Jenkins DA, Bowden J, Robinson HA, et al. Adiposity-Mortality Relationships in Type 2 Diabetes, Coronary Heart Disease, and Cancer Subgroups in the UK Biobank, and Their Modification by Smoking. Diabetes Care. 2018;41(9):1878-1886.
Jenkins, D. A., Bowden, J., Robinson, H. A., Sattar, N., Loos, R. J. F., Rutter, M. K., & Sperrin, M. (2018). Adiposity-Mortality Relationships in Type 2 Diabetes, Coronary Heart Disease, and Cancer Subgroups in the UK Biobank, and Their Modification by Smoking. Diabetes Care, 41(9), pp. 1878-1886. doi:10.2337/dc17-2508.
Jenkins DA, et al. Adiposity-Mortality Relationships in Type 2 Diabetes, Coronary Heart Disease, and Cancer Subgroups in the UK Biobank, and Their Modification By Smoking. Diabetes Care. 2018;41(9):1878-1886. PubMed PMID: 29970414.
* Article titles in AMA citation format should be in sentence-case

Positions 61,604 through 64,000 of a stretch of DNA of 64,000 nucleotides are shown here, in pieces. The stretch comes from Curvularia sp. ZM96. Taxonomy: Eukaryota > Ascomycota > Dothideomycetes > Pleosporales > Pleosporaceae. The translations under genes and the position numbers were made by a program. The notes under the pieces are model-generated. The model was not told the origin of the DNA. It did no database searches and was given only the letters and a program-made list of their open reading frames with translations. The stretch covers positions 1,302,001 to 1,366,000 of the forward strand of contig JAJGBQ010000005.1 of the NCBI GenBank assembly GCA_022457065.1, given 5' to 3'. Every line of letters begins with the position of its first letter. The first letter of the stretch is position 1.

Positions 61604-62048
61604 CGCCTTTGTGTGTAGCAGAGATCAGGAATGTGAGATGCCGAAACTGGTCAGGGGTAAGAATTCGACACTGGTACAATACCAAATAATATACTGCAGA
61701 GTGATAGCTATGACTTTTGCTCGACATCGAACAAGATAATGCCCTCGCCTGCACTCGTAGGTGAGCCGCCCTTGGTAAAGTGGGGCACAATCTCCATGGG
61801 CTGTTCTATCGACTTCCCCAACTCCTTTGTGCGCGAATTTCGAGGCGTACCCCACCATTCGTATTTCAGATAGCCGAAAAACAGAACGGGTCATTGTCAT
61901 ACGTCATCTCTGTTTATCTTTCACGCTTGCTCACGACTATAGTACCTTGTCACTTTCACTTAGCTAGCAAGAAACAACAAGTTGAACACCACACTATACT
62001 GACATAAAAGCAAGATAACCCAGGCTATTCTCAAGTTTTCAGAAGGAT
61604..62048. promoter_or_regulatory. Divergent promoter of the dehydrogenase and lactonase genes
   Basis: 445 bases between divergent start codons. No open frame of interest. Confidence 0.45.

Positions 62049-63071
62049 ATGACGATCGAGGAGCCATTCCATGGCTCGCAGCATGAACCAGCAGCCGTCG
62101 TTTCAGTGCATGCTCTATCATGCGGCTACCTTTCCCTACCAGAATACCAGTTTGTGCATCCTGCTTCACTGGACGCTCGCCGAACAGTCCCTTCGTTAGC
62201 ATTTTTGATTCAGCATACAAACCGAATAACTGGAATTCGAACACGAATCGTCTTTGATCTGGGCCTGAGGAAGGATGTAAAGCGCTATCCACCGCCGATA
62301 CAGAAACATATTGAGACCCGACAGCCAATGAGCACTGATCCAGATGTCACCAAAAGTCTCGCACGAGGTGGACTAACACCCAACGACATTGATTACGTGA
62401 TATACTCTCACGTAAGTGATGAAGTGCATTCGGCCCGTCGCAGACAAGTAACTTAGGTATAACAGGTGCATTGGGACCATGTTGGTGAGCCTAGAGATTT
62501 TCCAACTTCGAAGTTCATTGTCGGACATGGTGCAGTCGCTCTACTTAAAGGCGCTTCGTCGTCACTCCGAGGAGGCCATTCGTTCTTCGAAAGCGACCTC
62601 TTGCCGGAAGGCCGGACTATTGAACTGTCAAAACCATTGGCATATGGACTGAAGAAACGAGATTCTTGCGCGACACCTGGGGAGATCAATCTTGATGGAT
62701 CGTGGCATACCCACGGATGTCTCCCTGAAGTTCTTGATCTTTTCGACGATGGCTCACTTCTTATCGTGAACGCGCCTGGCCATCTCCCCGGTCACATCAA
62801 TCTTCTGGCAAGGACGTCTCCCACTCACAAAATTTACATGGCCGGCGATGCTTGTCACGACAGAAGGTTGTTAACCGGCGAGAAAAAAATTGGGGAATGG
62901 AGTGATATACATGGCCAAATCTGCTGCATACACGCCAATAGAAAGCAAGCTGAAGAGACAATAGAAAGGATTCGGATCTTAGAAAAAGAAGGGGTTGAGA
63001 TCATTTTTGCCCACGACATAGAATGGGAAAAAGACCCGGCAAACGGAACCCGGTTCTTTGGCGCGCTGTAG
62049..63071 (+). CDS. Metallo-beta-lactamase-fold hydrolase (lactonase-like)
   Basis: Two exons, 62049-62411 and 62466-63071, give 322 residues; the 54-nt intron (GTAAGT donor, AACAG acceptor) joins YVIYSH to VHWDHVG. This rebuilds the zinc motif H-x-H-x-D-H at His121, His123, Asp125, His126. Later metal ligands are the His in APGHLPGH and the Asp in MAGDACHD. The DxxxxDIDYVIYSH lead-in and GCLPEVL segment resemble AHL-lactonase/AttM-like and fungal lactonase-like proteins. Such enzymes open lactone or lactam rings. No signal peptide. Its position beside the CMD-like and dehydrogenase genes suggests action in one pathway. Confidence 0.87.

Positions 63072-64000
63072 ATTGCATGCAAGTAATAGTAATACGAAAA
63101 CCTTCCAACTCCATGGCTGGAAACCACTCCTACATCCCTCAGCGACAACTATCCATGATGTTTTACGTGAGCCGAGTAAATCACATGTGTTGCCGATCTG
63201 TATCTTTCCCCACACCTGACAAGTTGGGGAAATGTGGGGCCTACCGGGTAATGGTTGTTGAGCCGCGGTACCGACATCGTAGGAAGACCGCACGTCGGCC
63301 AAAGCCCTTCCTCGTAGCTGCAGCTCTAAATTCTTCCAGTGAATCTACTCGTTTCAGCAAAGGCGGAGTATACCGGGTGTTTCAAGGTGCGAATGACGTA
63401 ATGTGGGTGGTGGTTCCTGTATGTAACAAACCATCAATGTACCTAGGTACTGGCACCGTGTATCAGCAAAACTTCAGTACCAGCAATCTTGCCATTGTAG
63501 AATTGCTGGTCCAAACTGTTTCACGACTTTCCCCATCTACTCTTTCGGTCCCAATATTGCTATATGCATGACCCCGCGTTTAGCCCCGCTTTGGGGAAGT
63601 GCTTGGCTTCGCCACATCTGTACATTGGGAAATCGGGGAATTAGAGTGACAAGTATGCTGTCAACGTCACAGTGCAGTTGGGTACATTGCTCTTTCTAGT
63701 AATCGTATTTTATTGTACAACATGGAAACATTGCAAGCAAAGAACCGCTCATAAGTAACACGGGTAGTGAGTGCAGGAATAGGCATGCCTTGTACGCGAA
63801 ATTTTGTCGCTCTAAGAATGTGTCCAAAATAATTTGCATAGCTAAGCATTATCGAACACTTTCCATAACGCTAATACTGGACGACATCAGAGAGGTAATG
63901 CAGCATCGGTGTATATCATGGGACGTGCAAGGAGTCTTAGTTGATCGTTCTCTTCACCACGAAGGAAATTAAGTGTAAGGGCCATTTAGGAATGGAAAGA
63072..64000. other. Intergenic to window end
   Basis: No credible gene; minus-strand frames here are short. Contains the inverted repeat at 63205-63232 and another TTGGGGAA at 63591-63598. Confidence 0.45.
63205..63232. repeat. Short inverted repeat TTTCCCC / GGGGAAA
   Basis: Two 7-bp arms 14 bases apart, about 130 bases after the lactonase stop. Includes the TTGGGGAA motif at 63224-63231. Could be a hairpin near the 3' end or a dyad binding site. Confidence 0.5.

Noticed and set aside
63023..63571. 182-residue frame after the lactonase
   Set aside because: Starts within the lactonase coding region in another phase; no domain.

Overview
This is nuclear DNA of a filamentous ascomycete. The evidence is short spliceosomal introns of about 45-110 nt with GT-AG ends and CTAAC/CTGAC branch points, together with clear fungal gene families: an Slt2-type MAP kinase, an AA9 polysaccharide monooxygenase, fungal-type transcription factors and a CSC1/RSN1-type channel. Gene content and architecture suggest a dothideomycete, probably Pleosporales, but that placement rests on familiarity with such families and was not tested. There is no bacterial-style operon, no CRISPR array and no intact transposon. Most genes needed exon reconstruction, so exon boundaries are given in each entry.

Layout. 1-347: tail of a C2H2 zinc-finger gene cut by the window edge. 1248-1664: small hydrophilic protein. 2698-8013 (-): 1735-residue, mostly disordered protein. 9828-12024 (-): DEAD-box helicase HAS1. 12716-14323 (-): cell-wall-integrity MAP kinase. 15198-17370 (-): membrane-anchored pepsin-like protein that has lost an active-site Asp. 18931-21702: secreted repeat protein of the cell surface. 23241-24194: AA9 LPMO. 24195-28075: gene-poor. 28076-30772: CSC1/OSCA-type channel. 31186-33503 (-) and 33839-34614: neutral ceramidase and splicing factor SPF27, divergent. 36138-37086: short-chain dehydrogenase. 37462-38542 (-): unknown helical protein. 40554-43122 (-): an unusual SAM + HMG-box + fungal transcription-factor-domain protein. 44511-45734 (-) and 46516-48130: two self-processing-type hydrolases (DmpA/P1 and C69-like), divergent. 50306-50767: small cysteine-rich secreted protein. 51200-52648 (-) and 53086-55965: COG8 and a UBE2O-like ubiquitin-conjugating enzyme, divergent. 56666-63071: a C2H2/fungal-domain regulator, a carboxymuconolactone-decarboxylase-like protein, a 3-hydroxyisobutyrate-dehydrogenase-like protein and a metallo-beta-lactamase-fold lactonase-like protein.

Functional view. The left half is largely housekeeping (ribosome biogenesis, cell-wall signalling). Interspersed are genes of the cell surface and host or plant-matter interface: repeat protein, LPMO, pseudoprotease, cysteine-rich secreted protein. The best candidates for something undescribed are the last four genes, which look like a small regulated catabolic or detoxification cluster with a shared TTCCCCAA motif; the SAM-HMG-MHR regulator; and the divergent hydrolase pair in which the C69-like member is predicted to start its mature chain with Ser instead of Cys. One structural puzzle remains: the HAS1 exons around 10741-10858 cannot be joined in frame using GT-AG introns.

TY - JOUR T1 - Adiposity-Mortality Relationships in Type 2 Diabetes, Coronary Heart Disease, and Cancer Subgroups in the UK Biobank, and Their Modification by Smoking. AU - Jenkins,David A, AU - Bowden,Jack, AU - Robinson,Heather A, AU - Sattar,Naveed, AU - Loos,Ruth J F, AU - Rutter,Martin K, AU - Sperrin,Matthew, Y1 - 2018/07/03/ PY - 2017/12/01/received PY - 2018/06/05/accepted PY - 2018/7/5/pubmed PY - 2018/10/12/medline PY - 2018/7/5/entrez SP - 1878 EP - 1886 JF - Diabetes care JO - Diabetes Care VL - 41 IS - 9 N2 - OBJECTIVE: The obesity paradox in which overweight/obesity is associated with mortality benefits is believed to be explained by confounding and reverse causality rather than by a genuine clinical benefit of excess body weight. We aimed to gain deeper insights into the paradox through analyzing mortality relationships with several adiposity measures; assessing subgroups with type 2 diabetes, with coronary heart disease (CHD), with cancer, and by smoking status; and adjusting for several confounders. RESEARCH DESIGN AND METHODS: We studied the general UK Biobank population (N = 502,631) along with three subgroups of people with type 2 diabetes (n = 23,842), CHD (n = 24,268), and cancer (n = 45,790) at baseline. A range of adiposity exposures were considered, including BMI (continuous and categorical), waist circumference, body fat percentage, and waist-to-hip ratio, and the outcome was all-cause mortality. We used Cox regression models adjusted for age, smoking status, deprivation index, education, and disease history. RESULTS: For BMI, the obesity paradox was observed among people with type 2 diabetes (adjusted hazard ratio for obese vs. normal BMI 0.78 [95% CI 0.65, 0.95]) but not among those with CHD (1.00 [0.86, 1.17]). The obesity paradox was pronounced in current smokers, absent in never smokers, and more pronounced in men than in women. For other adiposity measures, there was less evidence for an obesity paradox, yet smoking status consistently modified the adiposity-mortality relationship. CONCLUSIONS: The obesity paradox was observed in people with type 2 diabetes and is heavily modified by smoking status. The results of subgroup analyses and statistical adjustments are consistent with reverse causality and confounding. SN - 1935-5548 UR - https://www.unboundmedicine.com/medline/citation/29970414/Adiposity_Mortality_Relationships_in_Type_2_Diabetes_Coronary_Heart_Disease_and_Cancer_Subgroups_in_the_UK_Biobank_and_Their_Modification_by_Smoking_ L2 - http://care.diabetesjournals.org/cgi/pmidlookup?view=long&pmid=29970414 DB - PRIME DP - Unbound Medicine ER -